Getting to Medellin

Getting to Medellin from Salento was a short 270kms. The drive took 12 hours!

A few road works hold ups took 3 hours in total. During one 90 minute stop, we were surprised by two Aussies on a motorbike who stopped to say hi because we were the first Aussies they’d seen in 5 months. Imagine our combined amazement to learn that they were from Alice Springs and in fact we knew one of them, Megan Crowe!

IMG_1920The world is truly a very small place when you can bump into someone you know at a traffic hold up in Colombia.

But why did it take 12 hours to travel 270km?

The short story…After several road blocks and a lot of the now familiar winding roads with lots of traffic we eventually reached Medellin during peak hour and began making our way from the city centre up into the nearby mountains to our campground. Dutifully following the GPS directions, the streets started getting thinner and steeper and the muggy weather had all the residents outside. Steep turned to precipitous and with no footpath and the front doors of houses opening onto the road there was no space for anything except children, dogs and the occasional drunken reveler.

Did we mention that it was well and truly dark by now?

Rounding the last bend, still climbing in 1st gear, with the troopy’s 3+ ton definitely having an effect on upward movement, we came face to face with another car coming down the road! Stand-off! A tourist vehicle in a place they shouldn’t be was never going to win this argument, so after a couple of minutes of yelling and gesticulation (not by us) and much advice from an ever increasing group of locals, and with great trepidation, Stewart dropped it into L4 and proceeded to back down the street. This feat took about 15 minutes and was an adventure that can’t be described in the space we have here. Suffice to say we made it to the bottom of the road, shaken but still in one piece and very glad to be on flatter ground.

We were still lost – well kind of lost. We knew where we were and where we wanted to go, but were afraid of following the GPS up another street with the same outcome. So Ailsa approached a bus driver for assistance.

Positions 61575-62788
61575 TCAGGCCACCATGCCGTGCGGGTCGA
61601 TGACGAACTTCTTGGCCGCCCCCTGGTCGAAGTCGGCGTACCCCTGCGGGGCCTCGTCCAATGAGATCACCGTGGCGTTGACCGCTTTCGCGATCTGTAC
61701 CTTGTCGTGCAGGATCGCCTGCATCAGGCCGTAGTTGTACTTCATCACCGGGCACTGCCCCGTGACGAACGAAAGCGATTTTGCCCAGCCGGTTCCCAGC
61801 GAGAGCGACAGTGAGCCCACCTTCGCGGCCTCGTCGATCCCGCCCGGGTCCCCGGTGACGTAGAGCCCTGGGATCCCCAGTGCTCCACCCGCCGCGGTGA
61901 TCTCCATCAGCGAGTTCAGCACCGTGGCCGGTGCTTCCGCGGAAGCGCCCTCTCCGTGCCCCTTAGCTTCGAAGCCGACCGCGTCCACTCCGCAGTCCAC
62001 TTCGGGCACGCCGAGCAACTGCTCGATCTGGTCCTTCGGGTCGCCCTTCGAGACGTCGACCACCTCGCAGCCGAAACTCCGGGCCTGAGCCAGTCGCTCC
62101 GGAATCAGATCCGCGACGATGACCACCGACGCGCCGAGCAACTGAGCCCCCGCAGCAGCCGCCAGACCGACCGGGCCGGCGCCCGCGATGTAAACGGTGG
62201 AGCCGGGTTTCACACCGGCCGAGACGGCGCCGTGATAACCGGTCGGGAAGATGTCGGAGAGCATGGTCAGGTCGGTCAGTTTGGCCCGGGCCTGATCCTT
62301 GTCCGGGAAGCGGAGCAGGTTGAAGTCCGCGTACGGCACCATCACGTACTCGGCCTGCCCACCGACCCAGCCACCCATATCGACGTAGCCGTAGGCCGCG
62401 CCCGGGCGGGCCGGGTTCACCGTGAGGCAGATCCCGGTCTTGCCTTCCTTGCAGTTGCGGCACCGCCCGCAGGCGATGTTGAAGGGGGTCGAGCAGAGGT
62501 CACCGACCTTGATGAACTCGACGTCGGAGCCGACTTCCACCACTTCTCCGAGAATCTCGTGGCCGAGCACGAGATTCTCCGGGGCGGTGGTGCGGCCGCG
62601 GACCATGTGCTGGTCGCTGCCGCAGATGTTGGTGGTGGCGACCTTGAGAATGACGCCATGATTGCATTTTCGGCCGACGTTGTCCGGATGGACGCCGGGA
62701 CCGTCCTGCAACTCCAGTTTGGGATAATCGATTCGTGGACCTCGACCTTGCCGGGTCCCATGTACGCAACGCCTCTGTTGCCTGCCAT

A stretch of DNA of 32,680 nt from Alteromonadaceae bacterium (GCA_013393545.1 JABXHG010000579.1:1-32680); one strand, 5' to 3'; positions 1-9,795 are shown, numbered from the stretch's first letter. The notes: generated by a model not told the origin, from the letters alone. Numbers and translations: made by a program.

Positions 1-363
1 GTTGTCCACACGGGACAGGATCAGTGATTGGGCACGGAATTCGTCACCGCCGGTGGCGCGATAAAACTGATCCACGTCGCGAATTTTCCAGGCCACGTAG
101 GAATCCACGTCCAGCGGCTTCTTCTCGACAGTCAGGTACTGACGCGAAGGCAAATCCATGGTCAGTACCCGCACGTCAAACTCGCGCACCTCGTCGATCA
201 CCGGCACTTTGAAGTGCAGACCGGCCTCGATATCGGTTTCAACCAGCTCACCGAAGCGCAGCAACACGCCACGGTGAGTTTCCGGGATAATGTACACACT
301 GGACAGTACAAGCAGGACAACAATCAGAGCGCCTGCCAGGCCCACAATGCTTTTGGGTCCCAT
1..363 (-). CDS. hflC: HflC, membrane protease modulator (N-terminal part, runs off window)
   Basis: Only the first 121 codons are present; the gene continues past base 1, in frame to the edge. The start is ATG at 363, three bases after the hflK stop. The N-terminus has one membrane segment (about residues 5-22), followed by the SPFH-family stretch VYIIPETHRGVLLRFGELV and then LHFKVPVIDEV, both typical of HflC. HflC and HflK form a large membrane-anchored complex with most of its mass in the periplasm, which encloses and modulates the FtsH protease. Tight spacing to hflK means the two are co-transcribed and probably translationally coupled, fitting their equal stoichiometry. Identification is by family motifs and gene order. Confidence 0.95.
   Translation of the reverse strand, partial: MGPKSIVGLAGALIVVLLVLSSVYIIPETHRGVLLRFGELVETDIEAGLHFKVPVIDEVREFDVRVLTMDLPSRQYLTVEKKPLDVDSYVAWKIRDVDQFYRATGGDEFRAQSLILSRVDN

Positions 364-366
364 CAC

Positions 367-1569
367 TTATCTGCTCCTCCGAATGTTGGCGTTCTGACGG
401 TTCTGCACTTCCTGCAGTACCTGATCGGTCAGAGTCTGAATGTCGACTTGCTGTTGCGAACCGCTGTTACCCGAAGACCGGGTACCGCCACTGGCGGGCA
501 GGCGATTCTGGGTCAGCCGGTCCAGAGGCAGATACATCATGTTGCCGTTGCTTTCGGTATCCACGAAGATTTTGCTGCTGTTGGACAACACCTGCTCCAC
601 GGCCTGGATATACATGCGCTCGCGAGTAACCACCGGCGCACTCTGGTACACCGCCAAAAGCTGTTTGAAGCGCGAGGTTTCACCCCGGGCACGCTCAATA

With the help of Diego, (the very kind bus driver) who spoke no English and his cousin, Catallina, on the phone (who spoke excellent English), we followed the bus until we got to the right road heading to our destination.  We arrived at our beautiful campsite, almost exactly 12 hours after we started that morning. Distance travelled 270 kms. A trip we’ll remember for some time!

The kindness of strangers when you are travelling is never something to take for granted.

If you’re interested in the long version of this story, please let us know. Sorry, there are no photos!

The city of Medellin has a population of 3 million and is famous as the home of Pablo Escobar. There are museums, churches, botanical gardens and you can visit the home of the famous Pablo which is also a museum now or take a walking tour of graffiti in the area once considered a ‘no go’ zone for anyone but those who lived there.

We enjoyed half a day here taking in the atmosphere of the city and took the excellent metro to a couple of different areas to experience daily life. the teleferico from the green mountains, down into the city. The metro system is very sophisticated, spotless, and efficient.


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4 thoughts on “Getting to Medellin

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  1. Sight seeing and a breathtaking nature are one thing, but, unexpected meetings and unexpected adventurous circumstances add zest to the travels.


  2. Once again, great commentary and fantastic photos. Really enjoying your travels and fancy meeting Megan. What a small World. Cheers guys, Love David


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